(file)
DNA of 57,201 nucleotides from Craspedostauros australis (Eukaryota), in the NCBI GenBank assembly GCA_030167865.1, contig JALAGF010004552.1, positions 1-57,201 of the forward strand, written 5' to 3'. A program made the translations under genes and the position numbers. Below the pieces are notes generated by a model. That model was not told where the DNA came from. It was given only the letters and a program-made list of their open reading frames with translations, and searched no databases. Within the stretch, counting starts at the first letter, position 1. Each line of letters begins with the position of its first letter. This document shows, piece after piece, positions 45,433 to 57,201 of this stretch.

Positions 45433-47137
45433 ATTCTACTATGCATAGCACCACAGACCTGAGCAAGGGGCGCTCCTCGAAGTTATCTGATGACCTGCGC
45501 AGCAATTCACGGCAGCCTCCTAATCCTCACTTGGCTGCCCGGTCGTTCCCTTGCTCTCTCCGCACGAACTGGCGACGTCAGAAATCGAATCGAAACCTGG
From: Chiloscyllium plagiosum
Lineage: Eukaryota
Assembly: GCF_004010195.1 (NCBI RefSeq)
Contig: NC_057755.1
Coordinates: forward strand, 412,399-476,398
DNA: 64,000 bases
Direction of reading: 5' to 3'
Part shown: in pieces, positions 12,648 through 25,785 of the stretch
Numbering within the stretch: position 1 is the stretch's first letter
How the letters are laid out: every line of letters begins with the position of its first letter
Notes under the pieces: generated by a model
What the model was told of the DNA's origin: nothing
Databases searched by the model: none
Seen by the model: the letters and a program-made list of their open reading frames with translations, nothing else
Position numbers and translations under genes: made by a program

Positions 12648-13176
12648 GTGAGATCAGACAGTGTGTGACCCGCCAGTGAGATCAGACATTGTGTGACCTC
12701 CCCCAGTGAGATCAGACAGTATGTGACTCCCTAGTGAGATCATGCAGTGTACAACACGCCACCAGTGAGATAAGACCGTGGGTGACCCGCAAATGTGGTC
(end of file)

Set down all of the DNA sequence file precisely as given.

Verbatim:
DNA of 57,201 nucleotides from Craspedostauros australis (Eukaryota), in the NCBI GenBank assembly GCA_030167865.1, contig JALAGF010004552.1, positions 1-57,201 of the forward strand, written 5' to 3'. A program made the translations under genes and the position numbers. Below the pieces are notes generated by a model. That model was not told where the DNA came from. It was given only the letters and a program-made list of their open reading frames with translations, and searched no databases. Within the stretch, counting starts at the first letter, position 1. Each line of letters begins with the position of its first letter. This document shows, piece after piece, positions 45,433 to 57,201 of this stretch.

Positions 45433-47137
45433 ATTCTACTATGCATAGCACCACAGACCTGAGCAAGGGGCGCTCCTCGAAGTTATCTGATGACCTGCGC
45501 AGCAATTCACGGCAGCCTCCTAATCCTCACTTGGCTGCCCGGTCGTTCCCTTGCTCTCTCCGCACGAACTGGCGACGTCAGAAATCGAATCGAAACCTGG
From: Chiloscyllium plagiosum
Lineage: Eukaryota
Assembly: GCF_004010195.1 (NCBI RefSeq)
Contig: NC_057755.1
Coordinates: forward strand, 412,399-476,398
DNA: 64,000 bases
Direction of reading: 5' to 3'
Part shown: in pieces, positions 12,648 through 25,785 of the stretch
Numbering within the stretch: position 1 is the stretch's first letter
How the letters are laid out: every line of letters begins with the position of its first letter
Notes under the pieces: generated by a model
What the model was told of the DNA's origin: nothing
Databases searched by the model: none
Seen by the model: the letters and a program-made list of their open reading frames with translations, nothing else
Position numbers and translations under genes: made by a program

Positions 12648-13176
12648 GTGAGATCAGACAGTGTGTGACCCGCCAGTGAGATCAGACATTGTGTGACCTC
12701 CCCCAGTGAGATCAGACAGTATGTGACTCCCTAGTGAGATCATGCAGTGTACAACACGCCACCAGTGAGATAAGACCGTGGGTGACCCGCAAATGTGGTC